WASHINGTON (Reuters) - The Obama administration on Monday defended its policy on Syria and disputed media reports that Secretary of State John Kerry had told a group of U.S. lawmakers the current U.S. policy on Syria is not working.
Kerry met with the bipartisan group on the sidelines of a security conference in Munich, Germany, during the weekend.
Included in the group were senior Republican lawmakers John McCain and Lindsey Graham, who favor a more muscular U.S. policy to stop the bloodshed in Syria, and Democrats Chris Murphy and Sheldon Whitehouse.
McCain and Graham told reporters that Kerry said Syrian President Bashar al-Assad was failing to uphold a promise to give up chemical weapons and peace talks in Geneva to put in place a Syrian transitional government were not succeeding, according to The Daily Beast.
Citing Graham's account, the report said Kerry acknowledged that the chemical weapons plan is being slow rolled, the Russians continue to supply arms and that the U.S. strategy is going to have to change.
State Department spokeswoman Jen Psaki, who was present during the meeting with the senators in Munich, said on Monday that Kerry did not say U.S. policy on Syria was failing.
"At no point did he, during the meeting, did Secretary Kerry raise lethal assistance for the opposition," Psaki told her daily briefing. "At no point did he state what, I think, was quoted, that the process has failed."
She added: "The secretary said during the meeting, as he said publicly - as we all have said publicly - that of course we need to keep considering what more we can do, what more we can do to put pressure on, what more we can do on the humanitarian front."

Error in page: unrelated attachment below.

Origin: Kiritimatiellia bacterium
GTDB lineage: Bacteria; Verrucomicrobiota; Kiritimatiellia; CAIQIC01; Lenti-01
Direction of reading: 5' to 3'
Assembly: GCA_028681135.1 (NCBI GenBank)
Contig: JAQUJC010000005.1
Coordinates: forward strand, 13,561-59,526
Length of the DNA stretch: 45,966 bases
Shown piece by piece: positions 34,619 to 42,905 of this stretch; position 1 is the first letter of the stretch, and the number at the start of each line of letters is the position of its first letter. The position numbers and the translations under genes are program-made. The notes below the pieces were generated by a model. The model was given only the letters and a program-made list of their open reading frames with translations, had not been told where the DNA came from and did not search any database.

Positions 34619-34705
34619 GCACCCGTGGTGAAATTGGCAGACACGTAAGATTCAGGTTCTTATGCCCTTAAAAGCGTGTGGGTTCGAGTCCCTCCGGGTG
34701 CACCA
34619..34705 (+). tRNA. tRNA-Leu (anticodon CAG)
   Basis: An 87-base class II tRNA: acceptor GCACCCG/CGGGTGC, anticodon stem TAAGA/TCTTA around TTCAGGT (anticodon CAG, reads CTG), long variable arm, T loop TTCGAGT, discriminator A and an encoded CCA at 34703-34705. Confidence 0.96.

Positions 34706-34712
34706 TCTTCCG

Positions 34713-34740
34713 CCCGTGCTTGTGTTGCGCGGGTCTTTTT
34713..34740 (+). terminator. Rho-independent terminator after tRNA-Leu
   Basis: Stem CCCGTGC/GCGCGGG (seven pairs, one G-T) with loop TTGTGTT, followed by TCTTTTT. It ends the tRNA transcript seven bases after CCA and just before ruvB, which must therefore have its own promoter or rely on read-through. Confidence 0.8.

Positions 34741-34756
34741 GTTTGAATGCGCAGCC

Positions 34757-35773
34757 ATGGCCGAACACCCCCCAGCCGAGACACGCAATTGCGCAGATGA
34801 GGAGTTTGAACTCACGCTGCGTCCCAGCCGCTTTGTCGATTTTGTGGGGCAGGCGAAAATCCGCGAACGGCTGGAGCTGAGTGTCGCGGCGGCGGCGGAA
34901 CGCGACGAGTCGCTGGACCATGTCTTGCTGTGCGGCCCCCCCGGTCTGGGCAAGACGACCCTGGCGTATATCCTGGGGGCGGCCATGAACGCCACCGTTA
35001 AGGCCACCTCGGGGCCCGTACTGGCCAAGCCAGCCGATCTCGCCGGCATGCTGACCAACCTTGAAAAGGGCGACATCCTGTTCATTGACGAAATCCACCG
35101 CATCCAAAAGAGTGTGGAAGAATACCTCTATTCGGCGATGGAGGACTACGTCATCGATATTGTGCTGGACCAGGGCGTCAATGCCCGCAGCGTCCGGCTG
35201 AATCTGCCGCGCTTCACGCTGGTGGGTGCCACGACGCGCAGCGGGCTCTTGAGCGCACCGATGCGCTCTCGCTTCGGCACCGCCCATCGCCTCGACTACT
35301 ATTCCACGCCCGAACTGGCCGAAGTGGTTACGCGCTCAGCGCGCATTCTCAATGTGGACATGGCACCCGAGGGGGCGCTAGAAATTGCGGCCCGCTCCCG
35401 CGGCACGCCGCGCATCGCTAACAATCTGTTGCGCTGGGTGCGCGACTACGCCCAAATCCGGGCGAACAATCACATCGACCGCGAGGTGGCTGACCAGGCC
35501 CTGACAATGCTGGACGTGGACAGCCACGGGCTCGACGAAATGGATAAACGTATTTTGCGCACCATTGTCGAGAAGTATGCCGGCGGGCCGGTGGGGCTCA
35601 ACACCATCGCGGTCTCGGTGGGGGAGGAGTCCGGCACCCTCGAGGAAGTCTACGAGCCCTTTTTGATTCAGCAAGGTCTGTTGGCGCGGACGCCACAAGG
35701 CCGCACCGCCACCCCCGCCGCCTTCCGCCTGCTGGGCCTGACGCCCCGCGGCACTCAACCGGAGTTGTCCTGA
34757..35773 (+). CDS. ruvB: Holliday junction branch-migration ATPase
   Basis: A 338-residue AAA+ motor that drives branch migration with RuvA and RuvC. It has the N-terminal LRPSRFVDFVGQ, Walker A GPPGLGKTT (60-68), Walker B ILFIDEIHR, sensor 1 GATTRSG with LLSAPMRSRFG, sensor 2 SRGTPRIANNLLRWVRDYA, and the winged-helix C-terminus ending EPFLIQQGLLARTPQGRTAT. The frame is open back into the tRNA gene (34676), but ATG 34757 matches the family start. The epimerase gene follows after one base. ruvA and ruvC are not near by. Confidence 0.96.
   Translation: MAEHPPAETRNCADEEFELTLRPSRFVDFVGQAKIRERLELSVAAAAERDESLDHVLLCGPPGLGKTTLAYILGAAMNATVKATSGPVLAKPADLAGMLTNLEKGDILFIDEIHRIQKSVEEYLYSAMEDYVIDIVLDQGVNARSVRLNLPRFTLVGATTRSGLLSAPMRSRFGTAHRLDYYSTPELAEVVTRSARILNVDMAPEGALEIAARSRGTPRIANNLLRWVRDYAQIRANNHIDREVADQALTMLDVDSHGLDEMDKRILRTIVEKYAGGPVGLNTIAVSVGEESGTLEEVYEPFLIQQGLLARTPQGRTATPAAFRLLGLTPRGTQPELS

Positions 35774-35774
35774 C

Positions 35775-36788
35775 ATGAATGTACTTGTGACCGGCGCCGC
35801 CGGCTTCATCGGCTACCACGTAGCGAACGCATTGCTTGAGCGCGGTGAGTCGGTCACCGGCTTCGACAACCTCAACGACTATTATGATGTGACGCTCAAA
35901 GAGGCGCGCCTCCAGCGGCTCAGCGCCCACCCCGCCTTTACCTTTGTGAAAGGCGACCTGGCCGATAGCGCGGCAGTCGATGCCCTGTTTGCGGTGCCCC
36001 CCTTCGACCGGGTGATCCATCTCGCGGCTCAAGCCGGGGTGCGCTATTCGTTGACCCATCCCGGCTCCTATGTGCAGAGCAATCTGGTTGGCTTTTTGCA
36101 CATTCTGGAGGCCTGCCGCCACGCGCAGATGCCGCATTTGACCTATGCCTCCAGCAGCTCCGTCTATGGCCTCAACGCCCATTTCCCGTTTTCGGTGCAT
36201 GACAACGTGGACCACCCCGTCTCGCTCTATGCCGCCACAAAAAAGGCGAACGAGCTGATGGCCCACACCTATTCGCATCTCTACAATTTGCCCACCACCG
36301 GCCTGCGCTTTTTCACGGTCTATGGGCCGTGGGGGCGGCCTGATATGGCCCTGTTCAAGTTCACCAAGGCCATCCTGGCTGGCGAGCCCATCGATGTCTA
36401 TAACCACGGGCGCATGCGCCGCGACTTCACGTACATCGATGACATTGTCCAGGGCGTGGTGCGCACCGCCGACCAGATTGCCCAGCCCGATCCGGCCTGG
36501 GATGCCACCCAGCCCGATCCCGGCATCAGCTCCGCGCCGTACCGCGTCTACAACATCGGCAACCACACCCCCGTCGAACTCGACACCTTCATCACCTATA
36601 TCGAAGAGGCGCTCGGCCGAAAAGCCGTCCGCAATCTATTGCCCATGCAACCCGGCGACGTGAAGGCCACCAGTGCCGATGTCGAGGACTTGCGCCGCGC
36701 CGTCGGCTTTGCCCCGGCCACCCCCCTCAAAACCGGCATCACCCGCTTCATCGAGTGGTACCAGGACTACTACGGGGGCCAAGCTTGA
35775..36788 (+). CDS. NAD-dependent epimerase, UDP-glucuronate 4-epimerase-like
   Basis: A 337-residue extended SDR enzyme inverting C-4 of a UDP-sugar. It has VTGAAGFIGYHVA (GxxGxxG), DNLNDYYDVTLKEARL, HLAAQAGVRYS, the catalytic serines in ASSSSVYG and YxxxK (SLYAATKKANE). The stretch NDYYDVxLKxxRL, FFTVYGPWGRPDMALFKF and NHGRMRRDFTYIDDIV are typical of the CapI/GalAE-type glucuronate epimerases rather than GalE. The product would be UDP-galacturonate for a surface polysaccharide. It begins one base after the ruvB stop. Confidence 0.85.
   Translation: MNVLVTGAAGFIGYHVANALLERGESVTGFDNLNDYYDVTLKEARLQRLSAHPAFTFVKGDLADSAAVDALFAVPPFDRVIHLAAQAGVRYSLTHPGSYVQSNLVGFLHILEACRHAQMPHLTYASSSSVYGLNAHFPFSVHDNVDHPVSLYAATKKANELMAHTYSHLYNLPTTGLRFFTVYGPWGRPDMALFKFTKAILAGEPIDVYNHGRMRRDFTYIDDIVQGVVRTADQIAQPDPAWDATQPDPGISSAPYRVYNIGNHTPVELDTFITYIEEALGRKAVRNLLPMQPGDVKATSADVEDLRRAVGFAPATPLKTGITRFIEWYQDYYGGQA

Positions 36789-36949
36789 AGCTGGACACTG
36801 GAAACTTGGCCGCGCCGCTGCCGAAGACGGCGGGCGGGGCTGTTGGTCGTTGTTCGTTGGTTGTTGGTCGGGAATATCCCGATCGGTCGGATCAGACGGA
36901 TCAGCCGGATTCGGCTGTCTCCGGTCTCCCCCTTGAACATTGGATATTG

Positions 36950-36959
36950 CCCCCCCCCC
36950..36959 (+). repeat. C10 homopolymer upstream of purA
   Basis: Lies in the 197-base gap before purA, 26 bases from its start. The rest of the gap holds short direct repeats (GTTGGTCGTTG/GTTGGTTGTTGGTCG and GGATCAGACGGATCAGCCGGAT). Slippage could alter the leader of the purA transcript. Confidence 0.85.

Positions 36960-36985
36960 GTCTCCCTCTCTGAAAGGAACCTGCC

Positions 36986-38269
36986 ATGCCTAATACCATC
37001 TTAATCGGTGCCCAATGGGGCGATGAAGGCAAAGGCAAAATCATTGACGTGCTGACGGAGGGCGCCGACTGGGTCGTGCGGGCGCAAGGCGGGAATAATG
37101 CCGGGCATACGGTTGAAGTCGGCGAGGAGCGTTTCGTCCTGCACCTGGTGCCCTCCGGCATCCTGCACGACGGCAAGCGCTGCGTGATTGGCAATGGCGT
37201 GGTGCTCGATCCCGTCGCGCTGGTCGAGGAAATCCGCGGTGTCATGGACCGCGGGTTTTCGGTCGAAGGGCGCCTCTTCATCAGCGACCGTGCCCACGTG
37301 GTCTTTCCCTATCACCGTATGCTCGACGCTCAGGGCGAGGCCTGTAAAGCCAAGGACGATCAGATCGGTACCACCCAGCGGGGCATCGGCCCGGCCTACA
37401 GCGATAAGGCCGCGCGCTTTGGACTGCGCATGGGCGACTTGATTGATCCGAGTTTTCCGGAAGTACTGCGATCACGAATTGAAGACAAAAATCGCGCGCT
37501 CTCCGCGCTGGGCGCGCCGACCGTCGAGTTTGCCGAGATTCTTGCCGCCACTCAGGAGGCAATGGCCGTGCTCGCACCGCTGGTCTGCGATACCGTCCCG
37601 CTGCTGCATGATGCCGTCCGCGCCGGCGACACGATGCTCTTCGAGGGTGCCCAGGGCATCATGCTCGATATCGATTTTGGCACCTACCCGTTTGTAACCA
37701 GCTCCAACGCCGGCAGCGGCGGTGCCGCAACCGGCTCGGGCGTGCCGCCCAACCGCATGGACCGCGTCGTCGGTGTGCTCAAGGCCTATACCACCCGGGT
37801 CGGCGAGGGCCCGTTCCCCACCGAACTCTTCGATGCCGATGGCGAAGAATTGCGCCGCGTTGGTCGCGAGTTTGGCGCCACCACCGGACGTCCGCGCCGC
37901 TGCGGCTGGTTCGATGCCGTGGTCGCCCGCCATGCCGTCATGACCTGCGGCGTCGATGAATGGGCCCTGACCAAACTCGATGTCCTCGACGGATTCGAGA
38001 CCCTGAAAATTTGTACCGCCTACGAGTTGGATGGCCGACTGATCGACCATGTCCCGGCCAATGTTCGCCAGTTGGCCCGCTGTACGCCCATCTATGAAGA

Psaki said the administration had acknowledged more was needed to ease Syria's humanitarian crisis.
"No one in the administration thinks we're doing enough until the humanitarian crisis has been solved, and the civil war has ended," Psaki said. "As you all know, there are ongoing discussion within the administration about what steps to take, what we need to do," she added.
At the White House, spokesman Jay Carney said the comments from McCain and Graham were "a case of members projecting what they want to hear and not stating the facts of what was discussed."
Asked whether Obama believed that the current U.S. policy on Syria was the right one, Carney responded: "Absolutely."
"There is no other path ultimately for Syria that does not include or is not driven by a negotiated political settlement," Carney added.
Whitehouse and Murphy, the two Democrats at the meeting, said in a joint statement that they were surprised to read the Republicans' accounts of Kerry's assessment.
"The characterizations reported on today do not reflect the conversation that we heard," they said. "Neither of us recall the Secretary saying the policy of the administration in Syria was failing, nor proposing new lethal assistance for Syrian opposition groups."
An estimated 130,000 people have been killed during Syria's nearly three-year-old war, with around 250,000 trapped by fighting and in need of humanitarian aid.
U.N.-sponsored peace talks between the government and opposition groups, which have been supported by Washington and Moscow, ended on Friday in Geneva with no progress toward ending the civil war. The two sides are meant to resume the next round on February 10.
Meanwhile, the United States accused Damascus last week of dragging its feet on eliminating its chemical stash and asked Russia to increase pressure on Assad to speed up the operation.
Assad's agreement to give up the chemical weapons helped avert potential U.S. air strikes, but delays in shipping them out of the country have caused many in the West to suspect Syria is stalling.
In an interview with Reuters on Monday, Russian Deputy Foreign Minister Sergei Ryabkov said the delays were due to a difficult security situation and logistical issues, and Assad was not to blame.
As America's top diplomat, Kerry has been the most vocal American figure on Syria, working closely with his Russian counterpart Sergei Lavrov to bring Syria's warring sides together for talks, and easing concerns among Gulf allies that the U.S. is doing enough on Syria.